This was a wild trip, from beginning to end. What were we thinking?? Oh yeah, we were thinking this would be a great training exercise for our upcoming TMB trip. This loop along the Bruce Trail, crossing through Hogg’s Falls, Eugenia Falls Conservation Area, and Campbell’s/Graham’s Hill side trail, was supposed to be 25km, which is longer than our longest planned day for TMB. The idea is that since it’s flat land, we’ll go farther laterally, since we aren’t going up.
And then it snowed. I’ve mentioned before that snow adds a good workout, and this was certainly no exception.
It snowed and it snowed and it snowed. It snowed the night before. It snowed in the morning as we ate breakfast. And it snowed as we trudged along.
We parked at North St. The plan was to start at Campbell’s Hill, but the road to get there looked really steep. And snowy. And having just had my car pulled out of the muddy ice, I was not looking for any more vehicular adventures.
From North St, we headed north towards Campbell’s Hill and took the side trail across, back to the main Bruce Trail. This was slow going. Campbell’s/Graham’s Hill side trail was sheer ice underneath the fresh snow. I fell twice, and I normally don’t slip in these situations. Foreshadowing for the trip to come.
We eventually made our way over to the main Bruce Trail, and headed south. South meant going up a hill. Thankfully, this one was not as icy underneath. And it had a pretty decent view. Or it would have, if it weren’t so weather-y.
At this point, we’re still feeling pretty good. We’re barely 6km in and it’s been nearly two hours. Not our best record, but hey; it’s snowing – and we’re finally off the road and in to the real trails.
And then we come to our first water crossing. Apparently the Bruce Trail has yet to get around to building anything to get over these expanses. That’s fine, it’s small enough that we can throw a log on it and inch our way across.
Except my hiking partner takes a dip in this one. Luckily I’m fast enough on the yank-back that her boot isn’t fully submersed, and the waterproofing saves her. Thank you, Solomon!
Alright, we make it across this stream and continue on our way. It’s actually a nice hike, and even though there is this fresh snow (still falling) it’s obvious this trail hasn’t been hiked all winter.
I do love making fresh tracks in snow. But apparently some humans did beat us here at some point.
I don’t love unbridged water crossings. We came to yet another stream without a bridge. Now, it is snowing, and it’s fairly chilly, but the water is no longer frozen around here. Somehow we both made it across this stream without any great failure.
Onwards! Now we’re getting pretty tired. we’re only about half way down this side of the main Bruce Trail, which means we still have more than half way to go for the entire loop. Ugh.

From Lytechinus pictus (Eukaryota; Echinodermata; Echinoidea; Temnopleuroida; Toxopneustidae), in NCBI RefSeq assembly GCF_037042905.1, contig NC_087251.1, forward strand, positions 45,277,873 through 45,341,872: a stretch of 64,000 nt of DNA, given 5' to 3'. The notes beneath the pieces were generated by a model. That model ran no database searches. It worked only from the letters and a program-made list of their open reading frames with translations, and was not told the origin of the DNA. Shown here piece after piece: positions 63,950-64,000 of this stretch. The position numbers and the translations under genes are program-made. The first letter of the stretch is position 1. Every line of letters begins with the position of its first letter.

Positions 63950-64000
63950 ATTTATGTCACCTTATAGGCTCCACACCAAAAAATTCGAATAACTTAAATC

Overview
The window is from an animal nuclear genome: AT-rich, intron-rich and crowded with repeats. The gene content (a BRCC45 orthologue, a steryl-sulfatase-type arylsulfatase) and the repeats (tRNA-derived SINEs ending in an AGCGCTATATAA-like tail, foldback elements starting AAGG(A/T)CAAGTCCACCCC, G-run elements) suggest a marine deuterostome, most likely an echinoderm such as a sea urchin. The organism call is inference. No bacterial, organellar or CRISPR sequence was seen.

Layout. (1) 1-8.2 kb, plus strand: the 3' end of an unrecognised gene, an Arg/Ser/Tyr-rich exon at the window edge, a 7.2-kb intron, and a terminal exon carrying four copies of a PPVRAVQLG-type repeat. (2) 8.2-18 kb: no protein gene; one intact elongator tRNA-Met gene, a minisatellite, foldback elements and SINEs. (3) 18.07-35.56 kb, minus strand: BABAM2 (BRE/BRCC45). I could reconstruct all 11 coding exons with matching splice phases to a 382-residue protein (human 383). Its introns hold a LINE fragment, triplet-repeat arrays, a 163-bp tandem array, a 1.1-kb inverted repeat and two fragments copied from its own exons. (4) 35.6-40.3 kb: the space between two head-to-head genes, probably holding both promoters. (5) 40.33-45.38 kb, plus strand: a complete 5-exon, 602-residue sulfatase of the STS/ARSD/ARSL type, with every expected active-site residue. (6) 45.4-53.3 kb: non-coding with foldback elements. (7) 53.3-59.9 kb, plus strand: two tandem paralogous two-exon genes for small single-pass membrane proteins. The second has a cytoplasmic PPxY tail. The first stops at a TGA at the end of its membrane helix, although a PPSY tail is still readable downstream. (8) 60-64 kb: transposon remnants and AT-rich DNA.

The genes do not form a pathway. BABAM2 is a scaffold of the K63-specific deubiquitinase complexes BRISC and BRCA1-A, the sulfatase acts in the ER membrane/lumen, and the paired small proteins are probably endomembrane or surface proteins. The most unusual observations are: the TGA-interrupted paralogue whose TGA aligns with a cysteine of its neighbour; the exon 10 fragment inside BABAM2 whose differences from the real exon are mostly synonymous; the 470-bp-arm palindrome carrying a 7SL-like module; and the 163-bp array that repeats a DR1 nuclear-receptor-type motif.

And then we hit the third water crossing. This one was the deepest by far, but it has rocks, so easy right? Wrong. I misstepped and ended up with a boot full of water.
Fortunately I had taken my backpack with me, which means I was prepared with a fresh pair of socks and a towel to soak up the worst of the river in my boot. Not perfect, but at least I’m not losing my toes.
We’ve still got far too long to go now. We’re miserable. There’s no chatter. I’m fully expecting to wind up on the shores of some small lake that we have to levitate across. I hear running water in the distance.
And then, by some miracle. We’re on the road. It’s another parking area, down by Hogg’s Falls. We are so done at this point, I actually tried to call a cab. It didn’t work.
We did however help a couple ladies get out of the parking lot – which was a solid sheet of ice. We all fell, several times, trying to push this car out. Finally the driver just backed up as far as she could and went for it – cautiously, so as not to end up in the ditch on the other side of the dirt road (or what would be a dirt road, if it weren’t covered in snow and ice).
They thanked us and went on their way. Only afterwards did it occur to us that we might have asked them for a ride. Oh well. We opted to walk up the Lower Valley Road, rather than follow the Bruce Trail farther east between that and Beaver Valley Road.
We were able to pick up the Bruce Trail again as it veered off from the road into Eugenia Falls Conservation Area, which is much greener than the other side of this Bruce Trail loop. It’s at this point that my phone is dying, so I turned it off to get at least partial tracking. The road-walking helped conserve and return some of our energy and we weren’t too miserable getting back on the trail at this point. Second wind, I guess?
I’m sure Eugenia Fall Conservation Area is a lovely place, but I had no interest in it at this point. We did cross paths with a group from Vancouver that were visiting and exchanged some trail recommendations for both areas.
Finally, we were on the final stretch. We decided to take the road again, rather than the meandering trail. It doesn’t save us much on distance, but it’s easier still.
Look how happy we are here, at the beginning of the trail, still thinking this is a good idea!
515m elevation gain
(plus another 1.5 hours, and 5-6kms to actually get back to the car)